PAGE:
At a time when major-key music dominated in the classical style, a group of minor-key symphonies by Haydn (especially numbers 39, 44, 45, 49, and 52) emerged at the same time as Sturm und Drang literature.  And of his 41 symphonies, Mozart wrote only two in a minor key.  The first was his youthful Symphony No. 25 in G-minor, which dates from 1773—near the peak of the Sturm und Drang period.  The second is his Symphony No. 40, also in G-minor, from 1788, not many months after the initial run of Don Giovanni in Prague had concluded.  In fact, with its blend of violent passions and juxtapositions of farce and tragedy, Don Giovanni might usefully be considered as a classic Sturm und Drang opera that might have spawned a classic symphony the following year.  It’s perhaps not a coincidence, too, that the earliest musical work to be considered a Sturm und Drang composition is Gluck’s ballet on the same legendary figure, Don Juan, from 1761.  Gluck noted in his published score that at the conclusion of this ballet, the D-minor finale was meant to evoke fear in the audience, dovetailing neatly with the terrifying D-minor opening to Mozart’s opera on the same topic.
If Sturm und Drang was intended to remind readers, and audiences, that there are powerful forces beyond our control, then in Don Giovanni it does so both politically and morally.  Mozart had already questioned European class structure and political order in The Marriage of Figaro the previous year, but it was done gently, and disguised as a love story (as he promised the Emperor in the movie Amadeus).  Here the portrayal of the aristocracy—in the person of Don Giovanni—as immoral, licentious, and rapacious is not soft-pedalled at all.  The other aristocrats are ineffectual, or ridiculous, and unable to stop him.  Only the interpolation of supernatural elements—the talking statue of the Commendatore, and the chorus of hellish demons—are able to bring down Don Giovanni and restore order to society.
In this respect, the opera bears some similarities to Shakespeare’s Hamlet.  There are few sympathetic characters in the entire story, and those who appear to be completely blameless are mostly peripheral.  Paraphrasing Hamlet himself, Don Giovanni shows that there is something rotten in the state of Spain, and only a catastrophic intervention will change that.
Don Giovanni is not, however, a tragedy.  Nobody mourns his loss.  No sooner has he been drawn down into the fires of Hell after rejecting multiple invitations to mend his ways, than the remaining characters moralize to the audience, with joyful eagerness, about how much he deserves every lick of fiery punishment that’s coming his way.  It is an odd conclusion, one that Mozart was probably obliged to write as operas were still meant to deliver an ennobling moral message.  But he dropped this finale when the opera was produced in Vienna, and it was almost always cut during the 19th century (when such moralizing in opera was considered in bad taste, anyway).  It wasn’t until the 20th century that the final ensemble was usually restored to the opera. But whether the drama is more powerful if it ends with Don Giovanni’s precipitous fall, or the survivors’ (faintly hypocritical) chorus of glee, it clearly denoted the end of an era.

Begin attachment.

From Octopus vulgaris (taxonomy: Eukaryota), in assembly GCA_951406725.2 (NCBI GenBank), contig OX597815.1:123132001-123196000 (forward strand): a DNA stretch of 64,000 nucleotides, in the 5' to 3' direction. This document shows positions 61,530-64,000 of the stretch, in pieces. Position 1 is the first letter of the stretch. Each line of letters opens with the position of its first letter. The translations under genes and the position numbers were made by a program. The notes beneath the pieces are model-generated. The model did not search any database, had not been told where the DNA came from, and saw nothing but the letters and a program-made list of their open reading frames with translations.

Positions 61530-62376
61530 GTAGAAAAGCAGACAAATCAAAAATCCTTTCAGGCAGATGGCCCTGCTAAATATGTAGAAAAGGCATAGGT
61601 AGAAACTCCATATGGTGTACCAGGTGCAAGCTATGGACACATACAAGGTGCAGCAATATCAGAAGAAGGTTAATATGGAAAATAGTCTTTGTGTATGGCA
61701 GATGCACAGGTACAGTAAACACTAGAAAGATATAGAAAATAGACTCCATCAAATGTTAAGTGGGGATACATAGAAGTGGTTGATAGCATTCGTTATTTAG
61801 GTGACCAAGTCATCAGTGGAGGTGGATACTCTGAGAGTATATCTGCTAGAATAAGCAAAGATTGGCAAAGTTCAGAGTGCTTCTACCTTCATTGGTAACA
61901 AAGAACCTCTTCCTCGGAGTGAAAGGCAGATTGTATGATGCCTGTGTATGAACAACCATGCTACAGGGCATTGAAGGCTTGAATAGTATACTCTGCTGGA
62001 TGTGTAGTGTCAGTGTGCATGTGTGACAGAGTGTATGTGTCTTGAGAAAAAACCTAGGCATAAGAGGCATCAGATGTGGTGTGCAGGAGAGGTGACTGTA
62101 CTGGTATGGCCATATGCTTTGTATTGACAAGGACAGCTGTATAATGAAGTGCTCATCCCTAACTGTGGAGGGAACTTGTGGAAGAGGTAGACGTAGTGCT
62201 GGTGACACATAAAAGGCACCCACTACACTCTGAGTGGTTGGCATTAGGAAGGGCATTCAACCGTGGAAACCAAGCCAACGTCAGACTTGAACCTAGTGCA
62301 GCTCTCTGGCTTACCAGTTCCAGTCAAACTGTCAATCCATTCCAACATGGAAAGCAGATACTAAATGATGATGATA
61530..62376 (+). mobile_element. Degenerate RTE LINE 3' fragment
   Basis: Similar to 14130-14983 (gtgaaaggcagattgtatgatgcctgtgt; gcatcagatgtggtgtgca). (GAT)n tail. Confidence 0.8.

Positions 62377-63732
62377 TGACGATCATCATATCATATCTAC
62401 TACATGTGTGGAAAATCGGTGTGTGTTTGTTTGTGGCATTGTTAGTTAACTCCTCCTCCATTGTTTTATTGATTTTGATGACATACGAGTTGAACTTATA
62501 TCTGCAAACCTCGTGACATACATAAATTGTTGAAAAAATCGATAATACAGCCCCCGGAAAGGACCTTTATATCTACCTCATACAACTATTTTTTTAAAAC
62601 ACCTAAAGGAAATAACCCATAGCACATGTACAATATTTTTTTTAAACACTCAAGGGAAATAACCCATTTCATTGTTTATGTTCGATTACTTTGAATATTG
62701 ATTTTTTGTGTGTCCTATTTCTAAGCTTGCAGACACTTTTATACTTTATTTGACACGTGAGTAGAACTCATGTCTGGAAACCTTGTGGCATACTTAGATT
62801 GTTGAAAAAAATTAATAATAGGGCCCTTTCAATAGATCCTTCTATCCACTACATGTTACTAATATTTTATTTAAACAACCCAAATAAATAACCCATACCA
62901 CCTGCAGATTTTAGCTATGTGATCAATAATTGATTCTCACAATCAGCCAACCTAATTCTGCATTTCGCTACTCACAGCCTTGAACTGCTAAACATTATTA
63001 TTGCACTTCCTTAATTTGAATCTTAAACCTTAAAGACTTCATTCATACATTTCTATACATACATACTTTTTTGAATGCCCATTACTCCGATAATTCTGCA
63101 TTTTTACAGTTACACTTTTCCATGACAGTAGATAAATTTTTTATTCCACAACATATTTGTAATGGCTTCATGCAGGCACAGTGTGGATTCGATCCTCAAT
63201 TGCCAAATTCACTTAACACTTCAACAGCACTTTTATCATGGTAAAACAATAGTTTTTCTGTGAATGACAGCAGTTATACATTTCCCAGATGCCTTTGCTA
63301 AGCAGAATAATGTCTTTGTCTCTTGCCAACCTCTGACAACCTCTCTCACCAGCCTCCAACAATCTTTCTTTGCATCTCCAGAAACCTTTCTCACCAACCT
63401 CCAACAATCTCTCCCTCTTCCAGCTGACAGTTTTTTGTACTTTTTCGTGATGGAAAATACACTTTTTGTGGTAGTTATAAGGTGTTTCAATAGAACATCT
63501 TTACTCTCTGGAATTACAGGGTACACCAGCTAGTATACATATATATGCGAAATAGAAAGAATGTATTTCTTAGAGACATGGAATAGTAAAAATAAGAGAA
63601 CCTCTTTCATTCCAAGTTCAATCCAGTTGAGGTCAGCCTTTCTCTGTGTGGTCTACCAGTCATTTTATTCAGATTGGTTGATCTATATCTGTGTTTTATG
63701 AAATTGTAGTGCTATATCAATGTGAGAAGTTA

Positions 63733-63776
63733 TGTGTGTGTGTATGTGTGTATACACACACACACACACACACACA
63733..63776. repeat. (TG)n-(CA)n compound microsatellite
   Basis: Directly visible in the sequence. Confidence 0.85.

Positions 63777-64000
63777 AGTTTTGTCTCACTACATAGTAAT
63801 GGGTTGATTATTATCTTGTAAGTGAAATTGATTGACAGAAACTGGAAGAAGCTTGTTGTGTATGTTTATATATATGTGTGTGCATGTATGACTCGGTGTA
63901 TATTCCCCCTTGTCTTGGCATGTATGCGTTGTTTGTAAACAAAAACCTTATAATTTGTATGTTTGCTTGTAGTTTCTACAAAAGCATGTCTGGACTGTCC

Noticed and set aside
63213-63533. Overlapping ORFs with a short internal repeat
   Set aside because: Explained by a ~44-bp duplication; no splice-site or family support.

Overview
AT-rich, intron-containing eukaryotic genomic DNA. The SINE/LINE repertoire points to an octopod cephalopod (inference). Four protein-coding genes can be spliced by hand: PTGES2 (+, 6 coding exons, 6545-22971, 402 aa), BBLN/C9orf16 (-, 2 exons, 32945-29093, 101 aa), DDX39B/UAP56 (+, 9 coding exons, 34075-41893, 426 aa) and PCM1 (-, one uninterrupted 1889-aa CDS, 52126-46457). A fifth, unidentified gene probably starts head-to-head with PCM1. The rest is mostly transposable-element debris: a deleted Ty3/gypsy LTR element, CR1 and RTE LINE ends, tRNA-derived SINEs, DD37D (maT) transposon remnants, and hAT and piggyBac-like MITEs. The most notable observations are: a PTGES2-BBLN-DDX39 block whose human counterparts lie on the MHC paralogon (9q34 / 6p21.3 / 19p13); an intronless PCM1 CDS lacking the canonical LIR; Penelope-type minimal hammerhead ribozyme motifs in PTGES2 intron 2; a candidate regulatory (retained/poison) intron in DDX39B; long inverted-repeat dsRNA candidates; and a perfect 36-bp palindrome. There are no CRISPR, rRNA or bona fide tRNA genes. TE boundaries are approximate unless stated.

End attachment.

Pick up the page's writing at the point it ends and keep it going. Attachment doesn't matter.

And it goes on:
But what of the social and political implications of this conclusion?  At the end of feudal Europe, as depicted in both Figaro and Don Giovanni, the lower classes achieve the same level of happiness and fulfilment as the aristocracy, and without so much trouble, either, and with possibly a greater sense of freedom and self-determination.  The Count and Countess in Figaro endure much more pain, and loss of power, than do Figaro and Susanna.  In Don Giovanni, Don Ottavio and Donna Anna might find a life of love together again, but only after she’s been through a year of therapy.  Donna Elvira, completely humiliated and reduced to an even more pathetic figure than she was at the start, retreats from society to enter a convent.  But Leporello is confident he can find new employment.  And the real “happy couple” at the end of this “serious opera with jokes,” seems to be the peasant duo Masetto and Zerlina, who are perfectly content to put the whole thing behind them, go home, and have dinner.  Their pragmatic response—not the lingering angst of the aristocrats—is the most reasonable and enlightened reaction to the demise of the old world order.